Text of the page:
Microsoft's new product looks to provide a socially equitable, affordable marketplace, and and also to expand Microsoft's influence into a developing market

Information and communications technology (ICT) has been a critical part of the foundation on which the economic successes of countries such as India has been laid.  However, one of the most populous regions of the world, Africa, remains woefully behind in terms of developing tech industry potential.  Products such as the OLPC initiative and Intel's Classmate PC have looked to bring laptops to underprivileged children in Africa.

Now Microsoft is launching a more capitalist fair-trade solution.  Microsoft in 2007 entered into a partnership with the United Nations Industrial Development Organization (UNIDO).  Now Microsoft is launching Uganda Green Computers Co., a new fair-trade computer refurbishing business, which will bring affordable computers to Africa.

The new business should be key to Uganda, which has an economy built upon small and medium-sized enterprises (SMEs) such as coffee growers and clothing makers.  Typically these businesses have had trouble finding affordable software and hardware.  The new service center hopes to do its part to fix these problems as it will aim to offer 10,000 refurbished PCs at $175 (299,000 Ugandan shillings), about a third of what a typical new computer costs in Uganda.  The computers will come with an impressive one year warranty, and feature Windows software.

The president of Uganda, Yoweri Kaguta Museveni, represented by his prime minister joined director-general of UNIDO and the corporate vice president of the Microsoft Unlimited Potential Group in an opening ceremony.  Ham-Mukasa Mulira, minister of information and communications technology of Uganda praised Microsoft for trying to make a difference. 

He states, "The opening of the PC refurbishment centre in Kampala marks a major step forward for the economic opportunities available to SMEs, the majority of employers in Uganda.  Access to affordable PCs will help SMEs increase their productivity, share information, grow their business, create local jobs and ultimately help make Uganda a more competitive, knowledge-based economy."

Patrick Bitature, chairman of Uganda Green Computers Co., says the business while having altruistic foundations makes economic sense.  He states, "There is a significant market in Uganda for refurbished PCs, but until now no one has addressed the issues of affordability, training and recycling in a way that makes sense long-term.  The centre in Kampala has created 22 new jobs already and is expected to grow to over 50 within a year. It will help develop a local and regional industry for responsible and profitable PC refurbishment and recycling for the future."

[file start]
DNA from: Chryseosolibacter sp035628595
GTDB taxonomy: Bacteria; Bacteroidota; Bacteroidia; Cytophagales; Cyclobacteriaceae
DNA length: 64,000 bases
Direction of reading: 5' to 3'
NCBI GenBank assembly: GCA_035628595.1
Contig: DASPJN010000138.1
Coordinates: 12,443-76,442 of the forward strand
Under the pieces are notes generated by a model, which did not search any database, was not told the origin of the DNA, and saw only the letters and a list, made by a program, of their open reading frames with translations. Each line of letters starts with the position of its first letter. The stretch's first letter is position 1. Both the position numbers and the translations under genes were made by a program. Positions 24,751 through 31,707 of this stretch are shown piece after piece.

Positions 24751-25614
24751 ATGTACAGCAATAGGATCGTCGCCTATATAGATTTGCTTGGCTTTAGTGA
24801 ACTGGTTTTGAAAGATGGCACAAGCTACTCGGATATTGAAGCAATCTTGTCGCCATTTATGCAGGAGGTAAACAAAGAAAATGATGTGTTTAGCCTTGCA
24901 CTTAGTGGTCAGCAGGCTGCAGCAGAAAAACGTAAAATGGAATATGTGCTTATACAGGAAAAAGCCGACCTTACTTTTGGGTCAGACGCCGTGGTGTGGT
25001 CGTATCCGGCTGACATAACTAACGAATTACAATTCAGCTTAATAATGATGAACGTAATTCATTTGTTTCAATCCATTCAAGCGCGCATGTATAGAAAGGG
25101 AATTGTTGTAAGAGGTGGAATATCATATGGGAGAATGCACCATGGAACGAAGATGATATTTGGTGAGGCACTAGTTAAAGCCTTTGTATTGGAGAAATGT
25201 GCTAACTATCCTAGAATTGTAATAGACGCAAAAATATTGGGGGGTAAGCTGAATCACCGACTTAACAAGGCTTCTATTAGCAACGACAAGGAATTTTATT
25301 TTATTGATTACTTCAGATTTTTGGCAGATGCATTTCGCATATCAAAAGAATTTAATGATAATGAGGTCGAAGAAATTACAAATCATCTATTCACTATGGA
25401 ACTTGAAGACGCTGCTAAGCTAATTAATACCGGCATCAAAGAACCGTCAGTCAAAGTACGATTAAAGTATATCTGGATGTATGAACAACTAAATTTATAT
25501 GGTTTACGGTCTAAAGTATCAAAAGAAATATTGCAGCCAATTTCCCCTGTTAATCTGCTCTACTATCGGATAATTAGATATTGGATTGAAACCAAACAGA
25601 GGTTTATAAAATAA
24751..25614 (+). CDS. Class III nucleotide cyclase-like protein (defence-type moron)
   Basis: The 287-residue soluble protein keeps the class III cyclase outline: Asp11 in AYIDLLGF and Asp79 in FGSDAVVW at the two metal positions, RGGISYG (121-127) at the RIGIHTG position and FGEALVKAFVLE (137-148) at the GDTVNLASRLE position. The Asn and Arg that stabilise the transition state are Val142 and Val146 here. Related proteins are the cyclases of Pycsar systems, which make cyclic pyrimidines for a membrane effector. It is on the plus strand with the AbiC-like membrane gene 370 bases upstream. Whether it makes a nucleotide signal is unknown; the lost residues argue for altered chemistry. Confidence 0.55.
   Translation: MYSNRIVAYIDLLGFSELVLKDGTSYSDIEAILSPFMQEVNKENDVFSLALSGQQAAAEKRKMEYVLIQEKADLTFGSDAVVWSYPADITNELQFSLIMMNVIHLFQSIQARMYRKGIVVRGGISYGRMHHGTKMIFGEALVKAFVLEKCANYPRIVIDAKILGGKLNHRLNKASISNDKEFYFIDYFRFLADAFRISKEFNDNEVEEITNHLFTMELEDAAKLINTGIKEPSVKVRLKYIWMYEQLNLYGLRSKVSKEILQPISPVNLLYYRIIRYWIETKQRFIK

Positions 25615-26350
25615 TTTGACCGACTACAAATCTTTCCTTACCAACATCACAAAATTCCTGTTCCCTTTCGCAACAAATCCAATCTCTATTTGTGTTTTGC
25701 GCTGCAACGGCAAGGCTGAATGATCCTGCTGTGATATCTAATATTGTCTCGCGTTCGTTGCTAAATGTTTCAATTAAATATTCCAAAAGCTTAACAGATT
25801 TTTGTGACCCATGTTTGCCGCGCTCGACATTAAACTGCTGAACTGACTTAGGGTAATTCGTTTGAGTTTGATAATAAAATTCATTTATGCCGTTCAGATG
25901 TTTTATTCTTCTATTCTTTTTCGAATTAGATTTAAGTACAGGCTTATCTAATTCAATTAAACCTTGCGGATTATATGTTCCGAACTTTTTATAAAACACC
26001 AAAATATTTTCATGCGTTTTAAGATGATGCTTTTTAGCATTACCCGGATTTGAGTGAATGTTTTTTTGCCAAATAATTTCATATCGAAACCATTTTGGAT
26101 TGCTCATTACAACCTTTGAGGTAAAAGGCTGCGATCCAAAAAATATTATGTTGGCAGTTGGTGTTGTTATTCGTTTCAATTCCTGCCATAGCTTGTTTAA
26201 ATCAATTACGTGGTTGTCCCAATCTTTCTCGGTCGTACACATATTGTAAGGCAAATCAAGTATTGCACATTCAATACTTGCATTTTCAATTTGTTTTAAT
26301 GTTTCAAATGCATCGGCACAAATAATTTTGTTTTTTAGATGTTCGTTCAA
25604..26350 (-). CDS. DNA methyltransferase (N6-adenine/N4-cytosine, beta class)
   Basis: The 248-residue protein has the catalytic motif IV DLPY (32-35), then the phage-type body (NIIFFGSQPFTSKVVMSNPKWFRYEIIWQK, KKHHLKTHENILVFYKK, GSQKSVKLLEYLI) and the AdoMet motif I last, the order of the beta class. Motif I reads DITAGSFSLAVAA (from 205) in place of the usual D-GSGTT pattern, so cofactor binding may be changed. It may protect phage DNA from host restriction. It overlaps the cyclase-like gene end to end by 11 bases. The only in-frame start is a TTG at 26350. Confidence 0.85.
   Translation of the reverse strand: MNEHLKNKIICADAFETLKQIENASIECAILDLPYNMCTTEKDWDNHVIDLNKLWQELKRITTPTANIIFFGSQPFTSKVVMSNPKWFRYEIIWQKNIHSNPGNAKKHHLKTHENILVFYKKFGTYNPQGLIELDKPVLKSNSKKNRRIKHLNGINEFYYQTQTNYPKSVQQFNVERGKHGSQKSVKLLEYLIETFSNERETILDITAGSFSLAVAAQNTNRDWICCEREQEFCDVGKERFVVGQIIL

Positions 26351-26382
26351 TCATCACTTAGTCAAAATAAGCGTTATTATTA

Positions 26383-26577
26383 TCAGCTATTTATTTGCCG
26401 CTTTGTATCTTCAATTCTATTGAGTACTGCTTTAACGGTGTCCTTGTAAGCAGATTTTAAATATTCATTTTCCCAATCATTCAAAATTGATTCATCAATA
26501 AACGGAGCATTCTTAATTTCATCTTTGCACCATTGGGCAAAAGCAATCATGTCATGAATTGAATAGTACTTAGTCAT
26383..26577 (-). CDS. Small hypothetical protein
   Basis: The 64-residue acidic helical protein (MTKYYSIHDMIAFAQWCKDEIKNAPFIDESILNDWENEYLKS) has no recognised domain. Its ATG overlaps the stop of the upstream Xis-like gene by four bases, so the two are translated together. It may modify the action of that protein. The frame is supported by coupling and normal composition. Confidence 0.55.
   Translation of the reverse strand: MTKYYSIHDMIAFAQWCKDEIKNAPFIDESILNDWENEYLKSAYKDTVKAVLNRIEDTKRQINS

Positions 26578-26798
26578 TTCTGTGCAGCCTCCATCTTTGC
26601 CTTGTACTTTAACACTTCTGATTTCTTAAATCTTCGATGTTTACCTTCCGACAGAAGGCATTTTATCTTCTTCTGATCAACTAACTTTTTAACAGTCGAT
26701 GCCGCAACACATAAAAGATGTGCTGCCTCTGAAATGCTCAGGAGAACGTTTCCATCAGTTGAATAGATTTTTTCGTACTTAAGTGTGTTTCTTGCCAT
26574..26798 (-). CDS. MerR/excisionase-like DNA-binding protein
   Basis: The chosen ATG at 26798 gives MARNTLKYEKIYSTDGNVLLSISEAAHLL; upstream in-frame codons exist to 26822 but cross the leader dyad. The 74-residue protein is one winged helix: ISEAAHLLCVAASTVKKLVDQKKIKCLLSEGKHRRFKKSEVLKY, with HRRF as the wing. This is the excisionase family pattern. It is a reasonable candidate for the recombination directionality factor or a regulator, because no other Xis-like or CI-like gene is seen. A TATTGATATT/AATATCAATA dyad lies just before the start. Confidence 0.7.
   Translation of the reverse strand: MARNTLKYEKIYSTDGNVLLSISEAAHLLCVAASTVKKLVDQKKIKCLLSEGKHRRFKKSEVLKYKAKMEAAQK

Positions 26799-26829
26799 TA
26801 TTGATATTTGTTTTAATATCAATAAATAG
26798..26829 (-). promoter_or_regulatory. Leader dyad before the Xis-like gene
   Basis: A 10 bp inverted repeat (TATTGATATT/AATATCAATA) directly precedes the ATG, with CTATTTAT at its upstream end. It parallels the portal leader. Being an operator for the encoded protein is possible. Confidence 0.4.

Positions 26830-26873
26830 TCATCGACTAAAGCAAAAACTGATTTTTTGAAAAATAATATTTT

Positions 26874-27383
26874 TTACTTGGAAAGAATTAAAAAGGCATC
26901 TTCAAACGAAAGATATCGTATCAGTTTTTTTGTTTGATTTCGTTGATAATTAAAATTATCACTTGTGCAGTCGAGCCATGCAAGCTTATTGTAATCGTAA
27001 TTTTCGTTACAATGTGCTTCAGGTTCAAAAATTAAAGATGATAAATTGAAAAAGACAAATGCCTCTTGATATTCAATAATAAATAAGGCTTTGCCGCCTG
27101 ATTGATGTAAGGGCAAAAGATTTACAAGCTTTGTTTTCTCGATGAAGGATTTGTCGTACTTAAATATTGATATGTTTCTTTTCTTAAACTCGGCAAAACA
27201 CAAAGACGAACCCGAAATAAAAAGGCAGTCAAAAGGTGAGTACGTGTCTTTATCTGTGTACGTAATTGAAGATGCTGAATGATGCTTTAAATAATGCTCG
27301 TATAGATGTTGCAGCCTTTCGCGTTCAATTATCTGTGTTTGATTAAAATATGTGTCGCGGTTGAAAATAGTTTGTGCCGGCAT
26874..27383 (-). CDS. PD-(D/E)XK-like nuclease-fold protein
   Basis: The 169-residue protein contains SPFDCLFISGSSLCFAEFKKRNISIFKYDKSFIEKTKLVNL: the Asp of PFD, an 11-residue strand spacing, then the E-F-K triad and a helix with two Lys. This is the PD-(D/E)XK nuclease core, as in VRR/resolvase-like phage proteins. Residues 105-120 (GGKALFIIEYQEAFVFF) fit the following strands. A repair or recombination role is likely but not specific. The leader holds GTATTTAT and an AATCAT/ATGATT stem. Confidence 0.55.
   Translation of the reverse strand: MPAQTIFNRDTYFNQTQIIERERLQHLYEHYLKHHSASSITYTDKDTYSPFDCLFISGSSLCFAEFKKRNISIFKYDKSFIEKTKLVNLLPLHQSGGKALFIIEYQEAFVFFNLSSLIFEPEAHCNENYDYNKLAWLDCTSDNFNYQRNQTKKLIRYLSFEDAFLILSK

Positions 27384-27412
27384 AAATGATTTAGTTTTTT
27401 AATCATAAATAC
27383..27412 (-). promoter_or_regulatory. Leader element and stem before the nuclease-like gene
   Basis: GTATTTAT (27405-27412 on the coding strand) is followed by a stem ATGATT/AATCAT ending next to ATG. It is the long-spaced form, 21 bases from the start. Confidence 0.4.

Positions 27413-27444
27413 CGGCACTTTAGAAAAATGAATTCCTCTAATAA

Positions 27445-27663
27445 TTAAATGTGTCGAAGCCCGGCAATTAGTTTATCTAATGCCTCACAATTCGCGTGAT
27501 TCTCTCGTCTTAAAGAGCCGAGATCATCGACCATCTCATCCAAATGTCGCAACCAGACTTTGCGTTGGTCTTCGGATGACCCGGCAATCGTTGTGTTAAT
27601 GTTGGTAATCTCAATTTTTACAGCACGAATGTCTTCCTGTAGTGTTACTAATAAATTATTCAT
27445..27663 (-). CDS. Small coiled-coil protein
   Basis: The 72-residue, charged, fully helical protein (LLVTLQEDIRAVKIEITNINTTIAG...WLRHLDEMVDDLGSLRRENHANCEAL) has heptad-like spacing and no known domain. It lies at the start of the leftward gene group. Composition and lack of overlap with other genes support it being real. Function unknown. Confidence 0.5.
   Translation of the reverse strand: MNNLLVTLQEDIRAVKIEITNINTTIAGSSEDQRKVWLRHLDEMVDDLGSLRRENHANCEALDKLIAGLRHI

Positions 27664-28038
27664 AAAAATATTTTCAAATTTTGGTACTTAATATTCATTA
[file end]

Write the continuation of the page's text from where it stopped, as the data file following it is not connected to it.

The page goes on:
The main center will source work to 6 smaller distributors.  By the end of the year, this number is expected to grow to about 20.  The central location will provide staff training on customer support and marketing.  The network will work closely with the District Business Information Centres, a series of computer cafes set up around the company by UNIDO to provide free access.

The new center is not only equitable, but also green.  RAM and circuit boards will be recycled.  The copper and other valuable components will be sold.  Steel and plastic will be locally recycled.  And toxic substances such as lead glass will be carefully disposed of in an environmentally safe fashion.

Will Poole, corporate vice president of the Unlimited Potential Group at Microsoft is thrilled to work on the project.  He states, "We have been working with UNIDO over the last two years to help create business opportunities for SMEs in Africa.  Our investments in sustainable PC refurbishment practices and programmes in Uganda are all the more rewarding given the potential we see for ICT to foster innovation, create jobs and accelerate the competitiveness of local SMEs."

Microsoft and UNIDO aren't setting their sights low.  Their goal is to bring technology to 1 billion more people by 2015.  And for all its good intentions, you can bet Microsoft has another good reason to support the initiative -- it surely hopes those billion people will be a billion new Windows users.

"I'm an Internet expert too. It's all right to wire the industrial zone only, but there are many problems if other regions of the North are wired." -- North Korean Supreme Commander Kim Jong-il

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